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Theatrics missing in playwright’s campaign

Elections aside, Manipur is a battlefield. And Moirangthem Nara is a ‘dramatic’ soldier in this theatre of war.

india Updated: Apr 21, 2009 00:36 IST
Rahul Karmakar

Elections aside, Manipur is a battlefield. And Moirangthem Nara is a ‘dramatic’ soldier in this theatre of war.

You have possibly not heard of Nara (58), the CPI’s candidate from Inner Manipur constituency. But he has had quite a following across Europe after his play Lidici gi Gulap (Roses for Lidici) was performed in several European countries two years ago. It showcased the scars of conflicts — both in Nazi Germany or in militancy-ravaged Manipur.

For the uninitiated, the village of Lidici in Czech Republic became a symbol of war crimes committed by Hitler’s holocaust-mongers in 1942. On June 10 every year, many from Europe descend on Lidici with roses to pay homage to those butchered.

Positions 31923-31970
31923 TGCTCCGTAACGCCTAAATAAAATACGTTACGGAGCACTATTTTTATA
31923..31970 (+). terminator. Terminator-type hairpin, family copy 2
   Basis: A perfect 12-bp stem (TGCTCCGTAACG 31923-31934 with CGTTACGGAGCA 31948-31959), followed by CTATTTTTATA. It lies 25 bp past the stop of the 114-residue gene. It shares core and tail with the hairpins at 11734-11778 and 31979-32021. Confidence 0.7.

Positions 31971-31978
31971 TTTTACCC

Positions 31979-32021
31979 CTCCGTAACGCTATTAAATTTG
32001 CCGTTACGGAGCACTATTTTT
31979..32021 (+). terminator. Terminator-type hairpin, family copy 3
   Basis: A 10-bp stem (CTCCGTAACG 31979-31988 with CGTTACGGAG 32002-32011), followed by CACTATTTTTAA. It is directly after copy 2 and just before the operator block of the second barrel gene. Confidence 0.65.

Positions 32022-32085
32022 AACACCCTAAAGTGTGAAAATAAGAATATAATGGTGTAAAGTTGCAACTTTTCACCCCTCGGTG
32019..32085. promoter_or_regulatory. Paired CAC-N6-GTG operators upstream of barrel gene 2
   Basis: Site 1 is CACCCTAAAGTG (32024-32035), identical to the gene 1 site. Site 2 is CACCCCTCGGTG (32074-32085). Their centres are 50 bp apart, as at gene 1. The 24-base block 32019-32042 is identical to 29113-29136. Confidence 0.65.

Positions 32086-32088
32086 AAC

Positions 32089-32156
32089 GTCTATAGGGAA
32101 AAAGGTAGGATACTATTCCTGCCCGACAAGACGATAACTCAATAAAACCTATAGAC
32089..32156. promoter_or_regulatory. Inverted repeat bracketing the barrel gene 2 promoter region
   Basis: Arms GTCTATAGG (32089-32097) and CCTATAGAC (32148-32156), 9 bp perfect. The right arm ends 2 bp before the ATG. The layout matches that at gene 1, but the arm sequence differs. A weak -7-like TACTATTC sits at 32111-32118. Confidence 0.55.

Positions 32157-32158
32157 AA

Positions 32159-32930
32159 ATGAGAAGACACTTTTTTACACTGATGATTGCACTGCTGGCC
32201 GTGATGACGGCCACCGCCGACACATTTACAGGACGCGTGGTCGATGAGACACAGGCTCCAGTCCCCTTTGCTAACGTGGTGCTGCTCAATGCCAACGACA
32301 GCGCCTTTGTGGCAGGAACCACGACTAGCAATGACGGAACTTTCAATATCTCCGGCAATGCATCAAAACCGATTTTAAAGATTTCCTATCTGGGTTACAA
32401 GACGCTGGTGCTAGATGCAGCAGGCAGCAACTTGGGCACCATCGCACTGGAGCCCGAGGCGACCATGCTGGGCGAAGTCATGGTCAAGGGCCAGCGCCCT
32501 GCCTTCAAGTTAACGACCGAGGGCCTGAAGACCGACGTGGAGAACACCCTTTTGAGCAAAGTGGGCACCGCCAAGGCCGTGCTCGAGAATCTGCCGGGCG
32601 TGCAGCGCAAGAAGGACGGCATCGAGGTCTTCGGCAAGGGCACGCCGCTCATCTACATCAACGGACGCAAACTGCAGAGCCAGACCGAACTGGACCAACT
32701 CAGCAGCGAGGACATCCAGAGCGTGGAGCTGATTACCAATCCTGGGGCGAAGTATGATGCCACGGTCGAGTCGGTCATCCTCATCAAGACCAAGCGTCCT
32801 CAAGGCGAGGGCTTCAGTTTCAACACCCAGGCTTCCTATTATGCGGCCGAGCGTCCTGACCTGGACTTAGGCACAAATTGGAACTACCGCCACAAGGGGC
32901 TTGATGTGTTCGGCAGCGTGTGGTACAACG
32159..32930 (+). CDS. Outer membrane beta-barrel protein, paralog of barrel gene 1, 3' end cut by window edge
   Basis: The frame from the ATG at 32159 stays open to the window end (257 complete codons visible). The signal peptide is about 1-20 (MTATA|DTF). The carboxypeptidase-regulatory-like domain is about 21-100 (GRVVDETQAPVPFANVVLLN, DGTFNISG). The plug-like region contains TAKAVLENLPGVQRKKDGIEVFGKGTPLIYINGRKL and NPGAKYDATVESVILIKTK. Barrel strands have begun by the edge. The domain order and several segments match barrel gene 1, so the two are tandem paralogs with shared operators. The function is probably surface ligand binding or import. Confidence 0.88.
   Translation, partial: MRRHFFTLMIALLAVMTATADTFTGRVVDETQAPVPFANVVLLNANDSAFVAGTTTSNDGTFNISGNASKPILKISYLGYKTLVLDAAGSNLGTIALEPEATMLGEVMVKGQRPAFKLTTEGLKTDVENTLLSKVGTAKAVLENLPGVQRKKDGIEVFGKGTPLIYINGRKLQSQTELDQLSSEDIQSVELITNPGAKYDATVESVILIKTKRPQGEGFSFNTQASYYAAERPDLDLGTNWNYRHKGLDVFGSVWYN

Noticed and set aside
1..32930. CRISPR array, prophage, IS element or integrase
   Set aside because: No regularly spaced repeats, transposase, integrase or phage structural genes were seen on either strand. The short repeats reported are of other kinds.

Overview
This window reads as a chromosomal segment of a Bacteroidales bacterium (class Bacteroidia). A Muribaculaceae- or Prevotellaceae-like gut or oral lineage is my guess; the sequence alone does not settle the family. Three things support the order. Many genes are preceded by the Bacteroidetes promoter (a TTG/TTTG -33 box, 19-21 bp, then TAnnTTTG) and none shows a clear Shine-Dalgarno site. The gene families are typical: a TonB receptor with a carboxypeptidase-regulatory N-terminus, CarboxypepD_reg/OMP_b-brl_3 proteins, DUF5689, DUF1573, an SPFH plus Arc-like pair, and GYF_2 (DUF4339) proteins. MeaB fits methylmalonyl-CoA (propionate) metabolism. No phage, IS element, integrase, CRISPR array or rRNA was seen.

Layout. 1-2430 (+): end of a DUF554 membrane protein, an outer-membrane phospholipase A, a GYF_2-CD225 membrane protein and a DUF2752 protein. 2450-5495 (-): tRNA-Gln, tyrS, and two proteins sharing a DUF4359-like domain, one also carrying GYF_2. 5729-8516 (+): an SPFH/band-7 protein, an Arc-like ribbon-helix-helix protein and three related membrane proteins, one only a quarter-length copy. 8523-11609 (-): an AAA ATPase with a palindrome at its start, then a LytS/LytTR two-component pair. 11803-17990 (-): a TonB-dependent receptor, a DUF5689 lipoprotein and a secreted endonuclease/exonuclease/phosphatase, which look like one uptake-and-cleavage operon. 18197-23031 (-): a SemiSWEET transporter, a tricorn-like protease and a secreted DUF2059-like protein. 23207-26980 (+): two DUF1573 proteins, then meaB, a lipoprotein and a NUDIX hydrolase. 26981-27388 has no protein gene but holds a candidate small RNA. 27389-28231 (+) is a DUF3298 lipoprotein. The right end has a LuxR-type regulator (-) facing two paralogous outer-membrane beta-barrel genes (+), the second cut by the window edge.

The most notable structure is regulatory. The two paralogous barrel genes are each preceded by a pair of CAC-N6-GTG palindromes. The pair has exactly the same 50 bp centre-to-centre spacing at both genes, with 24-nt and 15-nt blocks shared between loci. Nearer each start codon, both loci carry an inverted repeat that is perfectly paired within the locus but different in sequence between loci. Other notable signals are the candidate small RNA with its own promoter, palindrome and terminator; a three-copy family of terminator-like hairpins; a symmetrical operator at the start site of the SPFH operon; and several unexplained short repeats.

Lidici gi Gulap did more than draw a parallel with the mayhem in Manipur — by security forces and by militants. It lent the traditional Shumang Leela or courtyard theatre an international appeal, besides signaling its maturity from days of mythologies and masala.

Communist playwright Nara feels Shumang Leela gives him an edge, but doesn’t believe in theatrics unlike his rivals.

“Instead of trading charges, political parties and leaders should fight openly towards bringing a revolutionary change in Manipur, ensuring social development,” says the former Art and Culture Minister in the first alliance government led
by Congress’s Okram Ibobi Singh.

The Congress-CPI alliance returned to power in 2007. If the CPI in Manipur refused to part ways with the Congress after the Left withdrew support from the UPA last year, blame it on Nara to a large extent.

Of course, Nara promises to get the Armed Forces Special Powers Act repealed. This is something none of his rivals — sitting MP Thokchom Meinya (58) of Congress, Wahengbam Nipamacha Singh (78) of BJP, Thounaojam Chaoba (70) of Manipur People’s Party and three others — can afford not to pledge in a state touchy about excesses by security forces.